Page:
USAGE: Adrian's vowel disorder (was: RE: [i:]=[ij]?)
|From:||Adrian Morgan <morg0072@...>|
|Date:||Sunday, November 5, 2000, 5:00|
> If you like you can send me a cassette of your vowels
> (Dept of Cultural Studies, University of Central
> Lancashire, Preston, PR1 2HE, UK) & I'll have a listen.
Right now I'm quite busy studying for exams ... which I have
on the 17th, 23rd and 24th.
> On a broad transcription [u] seems the best symbolization
> for both vowels _fool_ and _foot_ in Aus E.
> But I think the _foot_ vowel is a little lower than
> cardinal [u].
Lips not as tight, mouth feels more spacious.
What I can't wrap my head around is that the British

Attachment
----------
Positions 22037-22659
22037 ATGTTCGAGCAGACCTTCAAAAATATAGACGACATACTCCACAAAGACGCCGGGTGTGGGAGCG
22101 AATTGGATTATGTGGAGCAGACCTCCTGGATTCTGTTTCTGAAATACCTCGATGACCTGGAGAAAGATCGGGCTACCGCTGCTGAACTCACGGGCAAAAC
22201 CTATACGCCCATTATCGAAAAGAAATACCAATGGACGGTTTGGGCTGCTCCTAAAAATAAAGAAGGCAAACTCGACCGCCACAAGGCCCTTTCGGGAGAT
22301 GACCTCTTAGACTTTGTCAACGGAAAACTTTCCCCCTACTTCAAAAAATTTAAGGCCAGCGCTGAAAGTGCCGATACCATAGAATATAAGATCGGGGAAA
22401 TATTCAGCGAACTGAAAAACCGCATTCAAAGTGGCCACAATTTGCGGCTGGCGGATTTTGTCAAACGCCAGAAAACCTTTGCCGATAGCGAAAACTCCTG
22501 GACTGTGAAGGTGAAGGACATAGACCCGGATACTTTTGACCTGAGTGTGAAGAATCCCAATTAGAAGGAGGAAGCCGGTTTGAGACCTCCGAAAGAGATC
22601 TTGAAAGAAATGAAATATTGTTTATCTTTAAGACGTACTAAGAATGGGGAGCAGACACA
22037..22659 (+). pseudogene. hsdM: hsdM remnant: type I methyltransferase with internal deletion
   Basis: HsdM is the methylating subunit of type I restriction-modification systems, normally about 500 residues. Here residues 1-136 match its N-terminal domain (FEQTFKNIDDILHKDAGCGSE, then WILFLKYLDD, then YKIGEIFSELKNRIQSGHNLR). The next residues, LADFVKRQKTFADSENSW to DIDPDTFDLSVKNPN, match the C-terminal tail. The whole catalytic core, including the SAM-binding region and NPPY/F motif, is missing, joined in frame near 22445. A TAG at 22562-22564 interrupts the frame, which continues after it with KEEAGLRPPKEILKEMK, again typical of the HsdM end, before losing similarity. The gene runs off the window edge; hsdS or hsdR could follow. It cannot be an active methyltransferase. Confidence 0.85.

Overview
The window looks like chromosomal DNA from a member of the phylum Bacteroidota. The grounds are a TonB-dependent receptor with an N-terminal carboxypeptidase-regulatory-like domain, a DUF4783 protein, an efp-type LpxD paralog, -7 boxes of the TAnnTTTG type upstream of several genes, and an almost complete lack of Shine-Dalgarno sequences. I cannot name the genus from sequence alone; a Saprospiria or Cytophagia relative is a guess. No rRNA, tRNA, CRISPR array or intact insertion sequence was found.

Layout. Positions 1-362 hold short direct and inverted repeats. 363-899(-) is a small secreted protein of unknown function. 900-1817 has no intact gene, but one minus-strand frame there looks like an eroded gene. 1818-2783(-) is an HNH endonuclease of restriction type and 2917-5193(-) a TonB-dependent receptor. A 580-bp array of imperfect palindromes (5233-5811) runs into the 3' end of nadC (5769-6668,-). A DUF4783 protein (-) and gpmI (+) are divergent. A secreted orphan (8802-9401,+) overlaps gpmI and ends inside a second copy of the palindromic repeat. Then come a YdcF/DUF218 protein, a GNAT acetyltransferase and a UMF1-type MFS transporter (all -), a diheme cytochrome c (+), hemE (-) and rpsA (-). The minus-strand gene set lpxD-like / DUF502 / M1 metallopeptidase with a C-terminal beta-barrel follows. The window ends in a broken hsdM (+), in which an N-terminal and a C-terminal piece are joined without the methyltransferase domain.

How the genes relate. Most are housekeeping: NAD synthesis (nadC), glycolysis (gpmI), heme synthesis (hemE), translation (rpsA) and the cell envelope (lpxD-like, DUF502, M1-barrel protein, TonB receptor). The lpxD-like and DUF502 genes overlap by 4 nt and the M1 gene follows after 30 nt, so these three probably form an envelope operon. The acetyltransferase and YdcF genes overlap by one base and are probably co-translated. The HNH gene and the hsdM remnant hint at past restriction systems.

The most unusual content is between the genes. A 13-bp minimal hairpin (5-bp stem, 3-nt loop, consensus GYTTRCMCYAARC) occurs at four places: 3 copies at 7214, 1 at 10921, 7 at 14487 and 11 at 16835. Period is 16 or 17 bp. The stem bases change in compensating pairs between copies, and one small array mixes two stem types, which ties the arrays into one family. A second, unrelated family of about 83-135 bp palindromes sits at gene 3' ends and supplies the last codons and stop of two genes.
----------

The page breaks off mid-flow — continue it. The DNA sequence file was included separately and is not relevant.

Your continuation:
(presumably RP) /u/, as in _to_, sounds the same as my own
AFAICT, so why did Kristen's textbook have it as [u], when
the vowel in _took_ is a totally dissimilar sound?
> Unfortunately I don't think you can get a true minimal
> pair for these sounds, because to get the _fool_ vowel the
> /l/ has to be there.
Only exception is the _ooh_ in, "ooh, that's nice!"
> If for you the _full_ vowel is the same as the _foot_
> vowel, then _full_/_fool_ could be a minimal pair.
> > /u/
> If for you it's definitely not a diphthong, then mymoney'd
> be on _moon_ having [u-], barred-u, central high round.
I find it very hard to grasp the idea of IPA vowels with
diacritics being totally unlike the base vowels (i.e.